When Clark Griswold puts his mind to something, we soon realize he hasn't got one. Still, nothing stops him when the vacation bug hits. This time, he's chosen Las Vegas, the new family entertainment capital of America! Chevy Chase returns as bubbly, bumbling Clark in Vegas Vacation, a jokers-are-wild laugh fest including two other stars from past Vacations. Beverly D'Angelo is back as wife Ellen, doting on the guy she calls "Sparky," and Randy Quaid again delights as grubby goof ball Cousin Eddie. Ethan Embry (That Thing You Do!) and screen-debuting Marisol Nichols are Griswold teens who love the round-the-clock nightlife - as long as they don't share it with Mom and Dad! From Seigfried and Roy's extravaganza to a Hoover Dam tour, from cruising to losing (Wallace Shawn as a shifty blackjack dealer) to amorous crooning (Wayne Newton falls for Ellen): watch Clark try to keep family and wallet together! Written by
Man With The Golden Arm
Written by Elmer Bernstein and Sylvia Fine (as Sylvia Fine Kaye)
Performed by Billy May (as Bill May) and His Orchestra
Courtesy of Capitol Records
Under license from EMI-Capitol Special Markets See more »
The final installment to the Griswald family's madcap misadventures, they're just as funny as the other three outrageous film before this one, as Clark, Ellen, Audrey and Rusty are out to stir trouble for themselves and everyone else surrounding them only this time the stakes are higher in the 1997 film "Vegas Vacation." The laughs are gut- bursting, and the hot Nevada desert is the perfect resort to capture just how zany and outrageous the Griswalds can be. Sure it's good to watch one in a blue moon, after seeing the same gags over and over again, it does loses its flavour like a piece of chewing gum and you can easily become bored after a while.
The film is truly a follow-up to "Christmas Vacation" as Clark finally got his big bonus from his marketing business after his newly invented cereal bars are a success and decides to use his money to his advantage and brings his wife and kids with him where they'll go on a frenzy gambling and living the life on Easy Street. During their stay, the Griswalds venture on their own to see what fortune comes their way. Such scenes involves legendary crooner Wayne Newton trying to get it on with Ellen (Beverly D'Angelo). Clark and the kids have their moments as well.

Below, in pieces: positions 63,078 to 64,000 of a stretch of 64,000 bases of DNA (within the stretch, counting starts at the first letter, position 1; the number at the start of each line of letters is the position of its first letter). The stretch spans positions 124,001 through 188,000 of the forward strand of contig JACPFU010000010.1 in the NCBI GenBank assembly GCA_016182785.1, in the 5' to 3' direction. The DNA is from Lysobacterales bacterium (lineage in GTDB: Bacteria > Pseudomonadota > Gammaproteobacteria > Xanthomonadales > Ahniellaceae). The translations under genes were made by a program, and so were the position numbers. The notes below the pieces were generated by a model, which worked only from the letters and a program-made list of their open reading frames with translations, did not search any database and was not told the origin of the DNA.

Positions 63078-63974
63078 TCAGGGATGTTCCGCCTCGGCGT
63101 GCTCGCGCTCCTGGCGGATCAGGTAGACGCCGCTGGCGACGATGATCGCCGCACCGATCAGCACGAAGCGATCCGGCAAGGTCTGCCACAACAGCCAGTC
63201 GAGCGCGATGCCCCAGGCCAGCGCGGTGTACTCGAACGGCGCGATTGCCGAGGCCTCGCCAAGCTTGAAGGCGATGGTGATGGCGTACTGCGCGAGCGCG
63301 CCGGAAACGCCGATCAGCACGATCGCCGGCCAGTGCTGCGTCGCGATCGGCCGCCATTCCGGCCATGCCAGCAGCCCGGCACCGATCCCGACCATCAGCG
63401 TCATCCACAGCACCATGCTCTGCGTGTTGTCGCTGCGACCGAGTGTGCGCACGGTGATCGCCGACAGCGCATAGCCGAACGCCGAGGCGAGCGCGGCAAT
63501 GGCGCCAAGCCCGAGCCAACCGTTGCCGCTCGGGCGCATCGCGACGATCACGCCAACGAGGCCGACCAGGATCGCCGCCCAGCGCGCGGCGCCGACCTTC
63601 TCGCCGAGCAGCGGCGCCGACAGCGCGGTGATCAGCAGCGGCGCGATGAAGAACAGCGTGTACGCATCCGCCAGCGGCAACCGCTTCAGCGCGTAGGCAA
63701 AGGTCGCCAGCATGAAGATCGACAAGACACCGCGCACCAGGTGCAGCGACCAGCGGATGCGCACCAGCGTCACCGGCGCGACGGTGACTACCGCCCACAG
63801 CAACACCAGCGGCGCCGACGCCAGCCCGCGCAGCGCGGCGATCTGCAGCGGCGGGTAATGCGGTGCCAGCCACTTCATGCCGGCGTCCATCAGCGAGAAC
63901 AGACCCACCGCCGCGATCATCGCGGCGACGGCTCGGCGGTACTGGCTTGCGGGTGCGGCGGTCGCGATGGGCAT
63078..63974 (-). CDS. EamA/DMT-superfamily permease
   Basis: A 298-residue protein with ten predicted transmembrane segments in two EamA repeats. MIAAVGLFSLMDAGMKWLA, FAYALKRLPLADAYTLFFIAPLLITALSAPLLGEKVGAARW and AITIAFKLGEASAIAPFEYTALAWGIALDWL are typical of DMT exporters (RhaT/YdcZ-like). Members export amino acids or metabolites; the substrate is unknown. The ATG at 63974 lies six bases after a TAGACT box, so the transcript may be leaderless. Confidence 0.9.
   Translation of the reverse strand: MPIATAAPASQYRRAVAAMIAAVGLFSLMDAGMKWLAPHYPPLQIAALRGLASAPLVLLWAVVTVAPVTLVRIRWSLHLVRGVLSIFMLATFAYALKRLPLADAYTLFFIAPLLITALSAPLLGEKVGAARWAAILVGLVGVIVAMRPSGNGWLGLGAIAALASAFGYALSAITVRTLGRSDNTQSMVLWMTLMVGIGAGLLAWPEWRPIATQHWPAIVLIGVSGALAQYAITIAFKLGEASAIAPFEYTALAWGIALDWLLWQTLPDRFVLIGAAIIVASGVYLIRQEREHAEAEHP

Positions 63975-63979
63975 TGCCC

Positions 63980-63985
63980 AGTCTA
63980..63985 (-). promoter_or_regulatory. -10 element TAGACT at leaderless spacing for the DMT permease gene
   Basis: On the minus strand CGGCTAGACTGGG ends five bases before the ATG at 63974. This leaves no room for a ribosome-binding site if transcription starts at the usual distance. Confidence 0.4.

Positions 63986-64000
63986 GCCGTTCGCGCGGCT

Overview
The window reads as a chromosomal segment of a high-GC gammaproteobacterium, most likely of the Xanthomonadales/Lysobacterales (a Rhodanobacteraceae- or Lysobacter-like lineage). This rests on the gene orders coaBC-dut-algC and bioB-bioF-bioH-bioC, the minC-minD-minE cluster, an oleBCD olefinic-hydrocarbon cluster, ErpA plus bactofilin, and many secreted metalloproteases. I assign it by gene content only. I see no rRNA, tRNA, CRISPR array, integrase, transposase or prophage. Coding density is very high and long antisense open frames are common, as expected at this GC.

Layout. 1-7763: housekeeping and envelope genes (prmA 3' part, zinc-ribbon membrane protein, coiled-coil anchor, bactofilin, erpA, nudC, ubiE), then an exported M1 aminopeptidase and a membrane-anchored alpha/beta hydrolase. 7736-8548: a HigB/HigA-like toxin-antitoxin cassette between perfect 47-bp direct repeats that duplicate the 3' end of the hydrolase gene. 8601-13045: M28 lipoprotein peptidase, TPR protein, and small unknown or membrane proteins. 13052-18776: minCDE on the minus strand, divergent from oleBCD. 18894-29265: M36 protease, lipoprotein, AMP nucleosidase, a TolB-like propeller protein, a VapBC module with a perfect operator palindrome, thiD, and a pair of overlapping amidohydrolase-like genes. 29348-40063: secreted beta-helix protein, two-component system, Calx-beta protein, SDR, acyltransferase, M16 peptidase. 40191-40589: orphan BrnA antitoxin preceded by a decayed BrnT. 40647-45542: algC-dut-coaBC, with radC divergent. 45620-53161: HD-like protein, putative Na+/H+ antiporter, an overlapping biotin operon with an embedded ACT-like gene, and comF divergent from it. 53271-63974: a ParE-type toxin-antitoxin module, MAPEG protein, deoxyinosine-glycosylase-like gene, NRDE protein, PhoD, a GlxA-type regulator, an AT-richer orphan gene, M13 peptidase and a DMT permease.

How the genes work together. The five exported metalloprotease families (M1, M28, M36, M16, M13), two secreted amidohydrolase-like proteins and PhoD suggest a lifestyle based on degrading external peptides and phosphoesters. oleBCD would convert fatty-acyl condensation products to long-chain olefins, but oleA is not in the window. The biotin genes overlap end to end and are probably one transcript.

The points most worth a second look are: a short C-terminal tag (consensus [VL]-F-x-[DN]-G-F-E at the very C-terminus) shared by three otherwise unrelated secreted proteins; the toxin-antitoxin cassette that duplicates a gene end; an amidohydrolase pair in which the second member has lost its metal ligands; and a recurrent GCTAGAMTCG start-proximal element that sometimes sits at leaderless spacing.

Sure the Griswald family follow the same path as the other three installments, but that's because of their inept ways of life, they have managed to make us laugh. We all come to see them struggle, fail and try to move up only to still remain left behind, but we love them for that and that is what keeps their fans from coming into theatres for. We were all shocked to see Clark as he dangles off Hoover Dam and crashing through Wayne Newton's house with the van.
The movie is very rich because the film is unpredictable. You think that they slowed the tempo down in "Christmas Vacation", but think again, the falls, the slapstick humour is still effective as we await for every gag to takes its shape and every way for the Griswalds to bend it. The laughs continue and never gets bored the first time seeing it at least, but after multiple viewing it loses its flavour like chewing gum.
Clark and the gang had their moments of laugh-till-your-stomach- bursts moments, however, the funniest scenes will involve the funniest supporting player to the Griswold clan. I'm talking about Randy Quaid's Cousin Eddie. From the first and third installments (he wasn't in "European Vacation"), he was always a dynamic character and the reason why is that even though he's dumber than rocks, his heart is in the right place and looks out for Clark even in the the most dire situations. But his redneck ways and caring charm puts a light touch to someone's heart.
This film isn't without its weaknesses. For one thing if you seen the other three Griswald adventures you seen them all. The madcap over- the-top slapstick humour has been done many times before and many times better. Even the dialogue and the facial expressions have all been executed in the very same pattern. But hey, what do I expect this film was going to be, a life-changing drama? Hell, no this is "National Lampoon" baby, so the film should be about overdosing in slapstick comedy so why spoil a good thing.
Another fault is why was Wayne Newton playing a pivotal part in the film. Sure he's a respective singer and I would have been okay if he played a cameo role in the film. But as a supporting character, he was just plain awful. He was just playing himself, a sleazy Vegas singer who had the hots for Ellen.
Usually in the other three films I laughed with the family, but in "Vegas Vacation", I couldn't help but feel sorry for them, especially from the kids (who looked too old to play the parts of Audrey and Rusty). The lack of chemistry is missing in this film because the kids and the parents seem to go their own separate ways. I thought it angered me that Clark kept forgetting his daughter's name most of the time (making her feel like the black sheep of the family a la Meg Griffin from "Family Guy"). I also felt that there was a lot of parental negligence as the kids Audrey and Rusty found themselves in dangerous predicaments. It was also very angering that Clark spent over $23,000 of his bonus money on gambling when he should have done as he promised in "Christmas Vacation" was to install a swimming pool. It made me think where's social services when you need them feeling I got. Surely a family could not have been this dysfunctional. But though it all it still succeeds in providing you with non-stop gags and having you laughing the whole way through.
Overall this movie is by far a terrible movie. The laughs are plentiful and you'll surely have a good time and Randy Quaid was wonderful as Cousin Eddie. I would recommend it as a comedy and really nothing more than that.
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